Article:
Trying to transfer sequencer files from workstation to computer
March 12, 2013 12:17 PM   Subscribe

The (floppy) drive on my Korg X2 workstation has finally broken and I'm trying to transfer the sequencer files onto my computer as midi files using midi-to-usb. I can do a midi dump for the sequencer but I have no idea what to do with the .syx file I now have on my computer. Is there another way to do it, or is the solution close at hand?

I used Midi-ox to capture the dump and it saves the file as .syx. Now I've reached a dead end. It seems like there are ways to convert syx files to midi, but the converters I've tried say the file is corrupt.
posted by imposster to Media & Arts (7 answers total)
Sysex is a subset of MIDI. Sysex data is an opaque block of data that is manufacturer specific (SYStem EXclusive). So programs like MIDI-OX will capture Sysex data and save the block of data to a file. You can then store these files, and occasionally send them back to your Korg. But you can't modify them outside of your Korg without significant low-level hacking*.

My guess is that the X2's sequencer dumps include both the MIDI sequence data as well as the associated patch and FX settings.

If you want to get a long string of MIDI notes from your Korg, you should record the MIDI output to your favorite DAW while playing you sequences. This will allow you to sequence from your computer, with or without the Korg. But it won't capture the sounds that you associated with your sequences in the Korg.

There is at least one Korg X2 compatible floppy drive on EBay now, so it might be easier to just replace the drive and continue to work as you always have. My Yamaha EX5 saves everything onto DOS-formatted floppies that can be read by my mac with a USB floppy drive. This may be possible with your Korg as well, but it is also possible that Korg used a proprietary file system.

* If you are comfortable with binary string manipulation in perl or python, you can almost certainly find a Sysex reference for your X2 in the back of its manual. It took me an afternoon to build a small python script that broke Yamaha DX7 "bank" data into individual patches, and that was a much smaller project. Decoding your sysex dumps wouldn't be all that hard, just extremely tedious.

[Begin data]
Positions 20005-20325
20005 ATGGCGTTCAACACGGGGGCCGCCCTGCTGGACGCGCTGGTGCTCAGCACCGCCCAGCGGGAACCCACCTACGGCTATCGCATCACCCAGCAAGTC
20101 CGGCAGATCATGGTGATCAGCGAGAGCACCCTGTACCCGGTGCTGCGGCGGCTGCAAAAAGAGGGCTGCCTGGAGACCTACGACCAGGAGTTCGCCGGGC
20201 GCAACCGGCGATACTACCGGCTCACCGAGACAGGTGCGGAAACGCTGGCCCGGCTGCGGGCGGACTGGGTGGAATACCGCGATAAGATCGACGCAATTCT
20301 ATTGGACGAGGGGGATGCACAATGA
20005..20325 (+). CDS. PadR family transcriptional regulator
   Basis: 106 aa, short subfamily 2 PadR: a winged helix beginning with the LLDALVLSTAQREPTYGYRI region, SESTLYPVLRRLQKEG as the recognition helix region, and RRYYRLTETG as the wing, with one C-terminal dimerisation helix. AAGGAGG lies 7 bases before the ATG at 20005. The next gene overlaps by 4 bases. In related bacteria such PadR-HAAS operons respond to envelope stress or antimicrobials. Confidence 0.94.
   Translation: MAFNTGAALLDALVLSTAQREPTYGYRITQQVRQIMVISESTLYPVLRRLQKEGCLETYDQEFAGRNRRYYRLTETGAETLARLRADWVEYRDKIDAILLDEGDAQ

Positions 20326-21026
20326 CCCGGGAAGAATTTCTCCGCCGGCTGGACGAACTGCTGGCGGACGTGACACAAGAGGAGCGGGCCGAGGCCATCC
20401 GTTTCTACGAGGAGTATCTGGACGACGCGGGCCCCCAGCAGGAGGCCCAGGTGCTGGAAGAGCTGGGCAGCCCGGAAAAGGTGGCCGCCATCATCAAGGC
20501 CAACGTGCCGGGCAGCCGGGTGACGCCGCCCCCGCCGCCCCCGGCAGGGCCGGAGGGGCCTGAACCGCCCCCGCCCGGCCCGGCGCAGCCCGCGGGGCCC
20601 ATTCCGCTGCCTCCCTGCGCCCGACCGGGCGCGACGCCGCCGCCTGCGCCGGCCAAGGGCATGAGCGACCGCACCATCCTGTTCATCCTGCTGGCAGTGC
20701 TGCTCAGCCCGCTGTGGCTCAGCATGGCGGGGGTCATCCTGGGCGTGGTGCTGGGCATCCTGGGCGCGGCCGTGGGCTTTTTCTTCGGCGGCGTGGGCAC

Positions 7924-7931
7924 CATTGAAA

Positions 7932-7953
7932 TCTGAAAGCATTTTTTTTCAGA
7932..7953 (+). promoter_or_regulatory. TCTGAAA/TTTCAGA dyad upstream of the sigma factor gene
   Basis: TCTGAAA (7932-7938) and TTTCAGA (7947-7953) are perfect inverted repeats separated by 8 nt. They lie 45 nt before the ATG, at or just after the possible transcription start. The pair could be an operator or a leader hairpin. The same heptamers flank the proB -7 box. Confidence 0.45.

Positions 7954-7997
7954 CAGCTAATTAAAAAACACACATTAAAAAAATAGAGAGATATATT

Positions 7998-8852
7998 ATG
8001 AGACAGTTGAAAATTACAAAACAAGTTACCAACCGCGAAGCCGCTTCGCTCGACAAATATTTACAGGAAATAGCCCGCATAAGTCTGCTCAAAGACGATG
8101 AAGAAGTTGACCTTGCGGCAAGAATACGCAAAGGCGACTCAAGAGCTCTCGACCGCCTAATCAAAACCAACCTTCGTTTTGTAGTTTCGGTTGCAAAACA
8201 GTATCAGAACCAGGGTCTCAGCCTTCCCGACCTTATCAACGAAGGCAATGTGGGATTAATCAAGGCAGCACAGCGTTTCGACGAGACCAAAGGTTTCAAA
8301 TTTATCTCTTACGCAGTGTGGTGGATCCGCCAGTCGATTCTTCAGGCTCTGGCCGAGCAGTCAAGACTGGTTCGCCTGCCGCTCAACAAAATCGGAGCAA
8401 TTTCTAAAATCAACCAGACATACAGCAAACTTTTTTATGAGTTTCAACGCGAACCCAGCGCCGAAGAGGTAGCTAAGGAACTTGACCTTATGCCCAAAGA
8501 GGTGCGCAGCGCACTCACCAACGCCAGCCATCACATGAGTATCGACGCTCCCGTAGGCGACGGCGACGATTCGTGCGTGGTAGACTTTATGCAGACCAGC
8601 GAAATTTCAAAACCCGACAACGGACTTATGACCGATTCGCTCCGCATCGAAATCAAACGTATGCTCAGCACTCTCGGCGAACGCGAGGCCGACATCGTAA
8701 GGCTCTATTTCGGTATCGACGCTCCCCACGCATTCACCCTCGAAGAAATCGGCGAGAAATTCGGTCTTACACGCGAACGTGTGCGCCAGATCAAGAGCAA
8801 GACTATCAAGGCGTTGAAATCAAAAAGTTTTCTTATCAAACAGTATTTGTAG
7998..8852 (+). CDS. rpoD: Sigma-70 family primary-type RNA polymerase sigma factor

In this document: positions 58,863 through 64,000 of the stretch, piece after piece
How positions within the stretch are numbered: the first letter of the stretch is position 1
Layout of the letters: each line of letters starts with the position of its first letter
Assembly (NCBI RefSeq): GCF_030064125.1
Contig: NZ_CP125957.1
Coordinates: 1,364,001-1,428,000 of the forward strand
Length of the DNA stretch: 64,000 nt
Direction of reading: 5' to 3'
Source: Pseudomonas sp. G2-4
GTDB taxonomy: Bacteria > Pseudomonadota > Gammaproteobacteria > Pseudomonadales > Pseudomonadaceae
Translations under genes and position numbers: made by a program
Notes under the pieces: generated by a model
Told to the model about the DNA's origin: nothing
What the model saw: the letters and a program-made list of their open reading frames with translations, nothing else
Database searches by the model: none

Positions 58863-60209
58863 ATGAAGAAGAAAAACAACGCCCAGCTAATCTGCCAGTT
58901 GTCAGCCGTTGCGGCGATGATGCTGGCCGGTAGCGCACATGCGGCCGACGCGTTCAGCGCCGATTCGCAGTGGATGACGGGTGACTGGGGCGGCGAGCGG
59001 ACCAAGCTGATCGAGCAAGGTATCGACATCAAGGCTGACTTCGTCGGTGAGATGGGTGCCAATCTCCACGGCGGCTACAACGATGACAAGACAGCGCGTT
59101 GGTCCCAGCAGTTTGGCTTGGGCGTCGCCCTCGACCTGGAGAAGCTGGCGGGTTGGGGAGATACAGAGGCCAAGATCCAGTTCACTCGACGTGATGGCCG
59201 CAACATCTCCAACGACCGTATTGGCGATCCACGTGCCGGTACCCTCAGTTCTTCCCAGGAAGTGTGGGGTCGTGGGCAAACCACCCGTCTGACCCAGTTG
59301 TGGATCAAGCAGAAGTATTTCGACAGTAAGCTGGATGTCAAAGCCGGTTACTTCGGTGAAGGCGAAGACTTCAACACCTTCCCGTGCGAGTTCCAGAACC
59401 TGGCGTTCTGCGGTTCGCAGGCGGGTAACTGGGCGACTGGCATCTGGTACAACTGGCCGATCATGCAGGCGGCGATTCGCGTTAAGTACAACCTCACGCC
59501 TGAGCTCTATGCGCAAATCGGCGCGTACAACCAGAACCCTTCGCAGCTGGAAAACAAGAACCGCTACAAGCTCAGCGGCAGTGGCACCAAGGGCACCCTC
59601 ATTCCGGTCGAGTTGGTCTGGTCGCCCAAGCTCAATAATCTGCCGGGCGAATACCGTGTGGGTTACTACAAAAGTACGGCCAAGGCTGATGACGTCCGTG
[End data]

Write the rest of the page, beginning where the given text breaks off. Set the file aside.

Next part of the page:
posted by b1tr0t at 1:04 PM on March 12, 2013

You should definitely try to play your Sysex data back to your Korg to see if it can be recovered. Make sure you play it back to an unused sequence, so you don't end up overwriting a song with garbage.

I have a bunch of MIDI interfaces, ranging from a handful of cheap MIDI-USB cables up to my MOTU828 mk2 and EMagic AMT8. The cheap interfaces are usually good enough for MIDI note data, but often mangle Sysex data. The MOTU and EMagic are both extremely reliable. Since the MOTU is also my audio interface, that's usually what I use for any sysex related projects.
posted by b1tr0t at 1:06 PM on March 12, 2013

If the floppy drive isn't proprietary, you could get a floppy drive pretty cheap and swap it out.
posted by Blazecock Pileon at 1:57 PM on March 12, 2013

Nope, they take weird 720kb 24 pin floppy drives. As b1tr01 said though, they're out there... for about $70, which is steep.

I've had a *lot* of problems with midi-usb converters and older hardware. Seriously, days of headaches and trying different interfaces. I've run out of my house to buy another interface off of craigslist at 10pm out of frustration.

You need either a high quality firewire audio interface that also has midi, or an older PC/mac with a real PCI audio card with a midi breakout cable, or just serious midi interface card.